Eggplant Parmesan: A Misnamed Classic

the star of the show

the star of the show

Would it surprise you to learn that this Italian classic does not traditionally call for Parmesan cheese? The name melanzana alla parmigiana means simply eggplant ‘made in the Parma way’—which is to layer a dish with vegetables and/or other ingredients. Its lineage is equally shifty, as there’s nothing truly definitive to suggest the dish originates in the Parma area. In fact, many say melanzana alla parmigiana is a Sicilian recipe, sometimes pointing to the word parmiciana, the Sicilian word for the strips of wood that comprise window shutters and whose appearances recalls the layers of a parmigiana dish. Technically then, the correct name of the dish is not eggplant parmigiana, but rather a parmigiana of eggplant, much as one could make (and say) a parmigiana of veal or a parmigiana of zucchini.

The wonders don’t end here. I learned something pretty amazing today while consulting a handful of cookbooks: the true, traditional parmigiana of eggplant calls for sliced boiled egg. The first time I read this I admit I scoffed a bit. I looked elsewhere, on the web and in my own cookbook collection, including my La Cucina Italiana encyclopedia and Il Grande Mosaico della Cucina Italiana, and found it repeatedly mentioned. You won’t find boiled egg in many of your mainstream recipes on the web, but it is out there. Don’t believe me? Well, I don’t blame you. But do check it out. Today I made it, the real-deal parmigiana di melanzane.


2 medium eggplants
250 grams (1 cup) of chunky tomato sauce (5 to 8 tomatoes)
250 grams (about 9-10 ounces) of fresh mozzarella
3 boiled eggs
5 or 6 fresh whole basil leaves, plus 1 Tbls minced
olive oil


Slice the eggplant into ¼ inch thick rounds or strips. If you’re using a round baking dish, cut the eggplant into rounds. If using a square or rectangular dish, slice them lengthwise into oblong strips. This will help when it comes time to arrange the slices in your dish.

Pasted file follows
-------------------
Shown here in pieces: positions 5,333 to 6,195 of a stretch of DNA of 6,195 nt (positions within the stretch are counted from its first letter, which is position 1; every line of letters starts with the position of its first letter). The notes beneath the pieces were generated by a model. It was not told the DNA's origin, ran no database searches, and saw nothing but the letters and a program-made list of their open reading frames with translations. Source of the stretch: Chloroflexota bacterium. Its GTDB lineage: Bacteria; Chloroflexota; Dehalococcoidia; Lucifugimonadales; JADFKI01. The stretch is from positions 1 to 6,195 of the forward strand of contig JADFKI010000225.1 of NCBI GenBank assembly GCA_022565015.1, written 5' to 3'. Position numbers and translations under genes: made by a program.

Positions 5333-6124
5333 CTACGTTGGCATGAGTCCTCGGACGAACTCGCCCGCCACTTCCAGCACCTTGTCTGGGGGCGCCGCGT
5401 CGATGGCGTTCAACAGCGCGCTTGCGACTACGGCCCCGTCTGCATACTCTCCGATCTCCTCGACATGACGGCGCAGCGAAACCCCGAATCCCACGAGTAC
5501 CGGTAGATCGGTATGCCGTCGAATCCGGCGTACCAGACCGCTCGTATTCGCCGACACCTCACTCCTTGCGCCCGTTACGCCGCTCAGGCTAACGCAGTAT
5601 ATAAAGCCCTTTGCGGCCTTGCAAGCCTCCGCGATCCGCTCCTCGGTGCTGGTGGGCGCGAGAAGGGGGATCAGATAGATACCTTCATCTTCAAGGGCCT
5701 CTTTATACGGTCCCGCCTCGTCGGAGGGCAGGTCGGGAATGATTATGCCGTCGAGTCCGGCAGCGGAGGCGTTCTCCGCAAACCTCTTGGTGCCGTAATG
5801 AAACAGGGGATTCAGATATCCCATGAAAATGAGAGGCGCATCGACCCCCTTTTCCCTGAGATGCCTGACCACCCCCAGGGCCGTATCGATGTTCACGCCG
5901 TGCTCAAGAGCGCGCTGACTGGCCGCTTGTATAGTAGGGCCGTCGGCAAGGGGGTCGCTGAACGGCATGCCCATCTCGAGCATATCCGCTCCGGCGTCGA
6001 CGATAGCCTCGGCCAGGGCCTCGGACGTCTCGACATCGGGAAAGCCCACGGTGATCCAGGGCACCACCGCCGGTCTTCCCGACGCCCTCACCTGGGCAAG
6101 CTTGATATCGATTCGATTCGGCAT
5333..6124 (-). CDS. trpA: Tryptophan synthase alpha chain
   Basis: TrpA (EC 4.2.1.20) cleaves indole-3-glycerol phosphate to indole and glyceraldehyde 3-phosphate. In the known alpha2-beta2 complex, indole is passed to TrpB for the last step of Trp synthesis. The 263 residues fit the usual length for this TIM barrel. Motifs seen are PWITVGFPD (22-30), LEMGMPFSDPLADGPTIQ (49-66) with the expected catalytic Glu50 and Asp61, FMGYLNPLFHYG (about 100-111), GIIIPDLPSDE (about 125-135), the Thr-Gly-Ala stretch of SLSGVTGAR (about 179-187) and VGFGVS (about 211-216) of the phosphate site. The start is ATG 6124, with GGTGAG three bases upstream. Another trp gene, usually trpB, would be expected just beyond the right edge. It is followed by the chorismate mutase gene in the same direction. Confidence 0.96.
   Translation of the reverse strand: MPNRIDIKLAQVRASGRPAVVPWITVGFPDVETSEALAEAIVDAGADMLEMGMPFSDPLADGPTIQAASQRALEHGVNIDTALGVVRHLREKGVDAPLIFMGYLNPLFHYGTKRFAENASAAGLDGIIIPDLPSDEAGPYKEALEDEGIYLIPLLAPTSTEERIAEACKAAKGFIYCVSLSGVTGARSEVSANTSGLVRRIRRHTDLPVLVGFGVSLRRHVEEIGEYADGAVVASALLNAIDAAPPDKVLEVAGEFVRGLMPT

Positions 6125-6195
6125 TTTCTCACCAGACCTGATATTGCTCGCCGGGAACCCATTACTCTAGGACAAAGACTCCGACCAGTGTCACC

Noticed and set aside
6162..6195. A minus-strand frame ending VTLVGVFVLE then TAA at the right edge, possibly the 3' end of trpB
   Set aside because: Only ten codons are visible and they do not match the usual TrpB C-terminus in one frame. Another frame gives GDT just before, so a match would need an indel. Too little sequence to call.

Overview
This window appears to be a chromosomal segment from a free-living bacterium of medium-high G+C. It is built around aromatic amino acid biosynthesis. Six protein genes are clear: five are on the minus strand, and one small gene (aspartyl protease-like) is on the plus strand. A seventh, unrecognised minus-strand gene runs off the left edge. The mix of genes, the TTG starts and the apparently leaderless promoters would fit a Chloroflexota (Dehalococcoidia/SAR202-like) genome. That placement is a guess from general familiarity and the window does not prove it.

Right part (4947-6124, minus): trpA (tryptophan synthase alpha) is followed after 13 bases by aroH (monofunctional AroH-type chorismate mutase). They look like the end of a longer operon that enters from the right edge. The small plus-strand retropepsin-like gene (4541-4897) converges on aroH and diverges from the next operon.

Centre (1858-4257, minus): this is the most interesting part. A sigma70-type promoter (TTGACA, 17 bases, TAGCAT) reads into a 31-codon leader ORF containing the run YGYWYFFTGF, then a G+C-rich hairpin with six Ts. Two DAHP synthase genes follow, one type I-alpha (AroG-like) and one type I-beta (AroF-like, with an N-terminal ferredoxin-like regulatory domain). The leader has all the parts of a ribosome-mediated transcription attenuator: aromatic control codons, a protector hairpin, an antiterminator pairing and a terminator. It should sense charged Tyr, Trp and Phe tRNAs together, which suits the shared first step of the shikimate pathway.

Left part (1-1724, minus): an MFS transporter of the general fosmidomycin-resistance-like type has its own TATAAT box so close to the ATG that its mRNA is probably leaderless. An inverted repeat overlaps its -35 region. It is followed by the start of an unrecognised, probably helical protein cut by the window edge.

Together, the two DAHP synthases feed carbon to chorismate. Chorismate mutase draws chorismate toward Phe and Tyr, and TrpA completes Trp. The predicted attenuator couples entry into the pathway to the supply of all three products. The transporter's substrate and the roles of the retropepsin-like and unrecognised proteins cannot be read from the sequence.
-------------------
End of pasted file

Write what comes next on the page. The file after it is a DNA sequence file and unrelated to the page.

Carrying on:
Layer the slices on a large platter, sprinkling with a small amount of table salt as you proceed. Place another heavy platter on top of the eggplant and let them ‘bleed’ for 15-20 minutes. (If your eggplant is uber, plucked-from-your-veggie-patch fresh you can skip this step.)

Boil the eggs for 7 minutes and let them cool in their water. Heat the oven to 180° C (355° F). Now make the tomato sauce. Score and boil the tomatoes for 5 minutes. When cooled, peel and deseed the tomatoes and place the pulp in bowl. Add about 1 tablespoon of minced basil and 1 teaspoon of salt and stir well. Leave aside.

Now the eggplant. First drain the slices of any brownish water. Flour both sides of the slices. Heat 5 tablespoons of olive oil in a large pan and fry the eggplant until golden on both sides. You will have to work in batches. Place the fried slices on paper towels and salt lightly.

Peel and slice the eggs (about 4 slices from each egg). Slice the mozzarella into rounds. Cover the bottom of your baking dish with a light drizzle of olive oil and start layering: eggplant, eggs and mozzarella, tomato sauce. Finish the top layer with cheese only. Bake for 30 minutes circa, or until the top is bubbly and golden. Garnish with a few basil leaves. You can add a sprinkle of grated Parmesan if you really want to. But it won’t mean anything.

eggplant sans parmigiano

eggplant sans parmigiano